People don’t watch the news, some sage once said: They watch the people on the news. Jim Vance was fascinating to watch.
Reserved yet strong, vulnerable yet sure, Vance cast a halo of cool over his nightly reading of the day’s mayhem, tragedy and triumph. His particular gift was to make viewers believe that he was authentic, and so the news he imparted must be too.
The WRC-TV anchorman, 75, died of cancer on Saturday. He practically died with his boots on. Vance broke his own terrible news on the air in early May but continued to anchor the 6 p.m. broadcast until May 23.
Along with the retired Gordon Peterson, Vance was a Mount Rushmore figure in television news in Washington. He enjoyed an impossibly long career — almost 50 years on the air, including 45 as an anchor. Just as remarkably, he spent all of that time at one station, NBC-owned WRC, or “News4.”
For at least a couple of generations of Washingtonians — many of whom come from somewhere else — he was a fixture, in a medium that values fresh faces, especially young ones.
Vance — everyone called him that, just Vance — did something both mundane and magical. Anchors don’t do much, really. They essentially read words, written by others, off a teleprompter. Yet they are everything to a newscast. Without their perceived authority and gravitas, without being likable enough to be invited into your den or your bedroom, there is no audience, and no newscast.
Vance projected a certain reserve and mystery. With his head held slightly back from the camera, he seemed literally to be keeping his distance from the stories he introduced. Sometimes he told you what he was thinking in one of his grumpy-but-commonsensical editorials, or in his banter with sports guy George Michael, the over-caffeinated antithesis to the wry, keep-calm Vance.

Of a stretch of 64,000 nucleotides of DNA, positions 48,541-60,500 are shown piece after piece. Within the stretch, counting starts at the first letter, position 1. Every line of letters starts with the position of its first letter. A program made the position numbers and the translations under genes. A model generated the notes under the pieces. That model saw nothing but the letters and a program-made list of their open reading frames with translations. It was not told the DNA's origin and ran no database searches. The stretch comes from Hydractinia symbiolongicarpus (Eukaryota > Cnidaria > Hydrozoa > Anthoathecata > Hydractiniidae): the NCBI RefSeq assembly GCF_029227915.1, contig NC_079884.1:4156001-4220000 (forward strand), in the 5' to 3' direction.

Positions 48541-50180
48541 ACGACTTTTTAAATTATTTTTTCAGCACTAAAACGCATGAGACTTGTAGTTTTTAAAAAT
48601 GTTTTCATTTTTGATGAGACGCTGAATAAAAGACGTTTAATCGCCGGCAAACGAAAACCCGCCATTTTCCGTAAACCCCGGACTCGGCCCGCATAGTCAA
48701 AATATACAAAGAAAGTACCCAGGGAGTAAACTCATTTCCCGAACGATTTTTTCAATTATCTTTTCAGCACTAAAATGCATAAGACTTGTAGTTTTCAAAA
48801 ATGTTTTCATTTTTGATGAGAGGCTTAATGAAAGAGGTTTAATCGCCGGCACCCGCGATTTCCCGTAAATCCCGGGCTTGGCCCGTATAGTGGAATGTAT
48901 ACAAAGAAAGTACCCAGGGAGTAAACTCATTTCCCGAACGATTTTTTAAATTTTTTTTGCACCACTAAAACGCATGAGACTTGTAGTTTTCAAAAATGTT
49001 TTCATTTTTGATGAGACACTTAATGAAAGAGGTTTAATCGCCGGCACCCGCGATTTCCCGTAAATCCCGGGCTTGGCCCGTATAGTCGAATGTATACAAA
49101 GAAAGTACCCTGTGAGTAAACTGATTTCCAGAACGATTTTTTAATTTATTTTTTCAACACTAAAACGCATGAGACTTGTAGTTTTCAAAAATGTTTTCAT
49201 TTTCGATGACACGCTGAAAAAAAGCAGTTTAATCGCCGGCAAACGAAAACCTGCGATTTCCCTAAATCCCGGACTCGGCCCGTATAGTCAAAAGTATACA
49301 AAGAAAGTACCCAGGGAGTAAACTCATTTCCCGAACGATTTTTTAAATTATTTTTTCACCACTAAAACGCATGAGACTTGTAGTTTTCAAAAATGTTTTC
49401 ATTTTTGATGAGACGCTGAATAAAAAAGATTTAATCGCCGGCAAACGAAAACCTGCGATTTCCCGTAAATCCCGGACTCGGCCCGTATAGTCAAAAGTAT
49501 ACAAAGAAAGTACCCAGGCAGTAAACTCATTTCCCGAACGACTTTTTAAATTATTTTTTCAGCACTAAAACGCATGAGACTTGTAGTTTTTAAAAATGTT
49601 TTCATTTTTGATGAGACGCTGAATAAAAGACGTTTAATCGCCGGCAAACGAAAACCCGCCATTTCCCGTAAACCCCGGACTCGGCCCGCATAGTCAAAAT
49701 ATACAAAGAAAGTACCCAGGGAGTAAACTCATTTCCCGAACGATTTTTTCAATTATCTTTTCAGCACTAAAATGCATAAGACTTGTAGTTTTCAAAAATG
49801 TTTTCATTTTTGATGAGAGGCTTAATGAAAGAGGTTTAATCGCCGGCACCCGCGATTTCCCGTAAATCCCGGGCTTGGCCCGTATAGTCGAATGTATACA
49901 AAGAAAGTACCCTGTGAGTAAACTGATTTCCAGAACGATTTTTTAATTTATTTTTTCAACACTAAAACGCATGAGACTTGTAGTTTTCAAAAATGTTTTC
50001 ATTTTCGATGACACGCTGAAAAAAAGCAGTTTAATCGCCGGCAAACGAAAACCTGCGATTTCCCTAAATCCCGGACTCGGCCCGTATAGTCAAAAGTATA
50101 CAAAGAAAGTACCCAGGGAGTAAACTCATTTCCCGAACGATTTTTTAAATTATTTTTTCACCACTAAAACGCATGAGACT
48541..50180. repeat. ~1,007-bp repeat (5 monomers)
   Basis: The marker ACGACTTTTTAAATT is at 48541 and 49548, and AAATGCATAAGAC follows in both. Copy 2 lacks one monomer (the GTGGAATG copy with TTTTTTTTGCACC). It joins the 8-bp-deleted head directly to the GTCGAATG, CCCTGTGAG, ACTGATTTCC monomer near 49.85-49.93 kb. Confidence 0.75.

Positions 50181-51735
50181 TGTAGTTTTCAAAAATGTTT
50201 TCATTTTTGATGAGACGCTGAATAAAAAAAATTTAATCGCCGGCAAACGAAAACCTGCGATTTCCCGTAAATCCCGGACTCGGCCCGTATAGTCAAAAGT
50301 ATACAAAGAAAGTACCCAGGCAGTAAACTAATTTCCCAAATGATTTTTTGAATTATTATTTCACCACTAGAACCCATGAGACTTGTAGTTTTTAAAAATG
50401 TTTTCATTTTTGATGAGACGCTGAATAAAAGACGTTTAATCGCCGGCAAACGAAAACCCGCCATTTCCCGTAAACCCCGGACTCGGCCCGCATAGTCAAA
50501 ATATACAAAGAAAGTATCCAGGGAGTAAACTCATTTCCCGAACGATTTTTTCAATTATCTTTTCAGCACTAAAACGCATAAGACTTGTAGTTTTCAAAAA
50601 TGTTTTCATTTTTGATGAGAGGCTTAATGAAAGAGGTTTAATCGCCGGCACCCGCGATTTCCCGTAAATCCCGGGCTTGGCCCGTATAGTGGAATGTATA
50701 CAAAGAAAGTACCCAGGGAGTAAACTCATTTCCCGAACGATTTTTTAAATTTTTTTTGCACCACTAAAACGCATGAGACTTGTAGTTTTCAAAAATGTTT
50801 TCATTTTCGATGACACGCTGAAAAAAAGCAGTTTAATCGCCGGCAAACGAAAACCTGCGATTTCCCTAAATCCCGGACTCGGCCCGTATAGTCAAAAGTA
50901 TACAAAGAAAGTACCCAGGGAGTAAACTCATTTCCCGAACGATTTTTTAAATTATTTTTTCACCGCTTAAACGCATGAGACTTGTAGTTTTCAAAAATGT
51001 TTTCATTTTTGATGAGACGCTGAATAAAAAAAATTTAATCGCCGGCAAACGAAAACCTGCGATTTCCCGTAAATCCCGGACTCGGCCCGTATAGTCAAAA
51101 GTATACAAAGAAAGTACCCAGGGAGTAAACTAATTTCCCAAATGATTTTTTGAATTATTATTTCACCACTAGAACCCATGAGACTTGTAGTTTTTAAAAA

But mostly, you had no idea where Vance stood. Was he a Democrat? A Republican? An independent? Yeah, maybe. Was he sad or angry about the catastrophe he just described? Does he feel like me? Maybe.
He was not, in any case, all that good about explaining his own appeal. Vance was reluctant to talk about himself — pinning him down for interviews could be difficult — but once he opened up, he was a gusher. Years of therapy made him fluent about his personal history, his sense of childhood abandonment and the personal demons that haunted him. His battle with depression and cocaine addiction nearly led him to take his life one night in 1987. His recovery made him a hero, a symbol of perseverance. Viewers sensed that this was a man who’d really lived.
It’s impossible to write about Vance without mentioning his collaboration with Doreen Gentzler, his co-anchor since 1989. His story is, at least in part, also hers.
Gentzler was a young anchor in a bit of a career rut when WRC decided to recruit her from Philadelphia as Vance’s co-anchor. Vance had been the one constant at WRC through a long series of revolving deskmates: Sue Simmons, Dave Marash, Jim Hartz. At one point, the station thought it had signed Peterson to join Vance, but a contract dispute cratered the deal.
The arrival of Gentzler created a demographically appealing combination: black and white; male and female; younger and older. The same kind of pairing had been tried before, of course, but something about Vance-Gentzler (and the supporting crew of Michaels, weathercaster Bob Ryan and entertainment reporter Arch Campbell) caught fire.
With a boost from NBC’s “must-see” prime-time line up of the 1990s, they became the most popular team in news-hungry Washington, and continued that way for many years. It didn’t matter when NBC’s programming became a wheels-off disaster. (Anyone remember Jay Leno’s 10 p.m. show?) Viewers still switched from whatever they were watching to see Jim and Doreen.
For all his success, Vance was sobered by the trajectory of his medium. He acknowledged that the age in which the village assembled around the electronic campfire to hear an elder tell of the day’s news was fading, that audiences were scattering.
He knew that no single figure, or pair of them, could anchor a community and hold viewers’ attention, let alone establish their trust.
Which means Vance would appreciate this not as flattery but as fact: There won’t be anyone like Jim Vance again.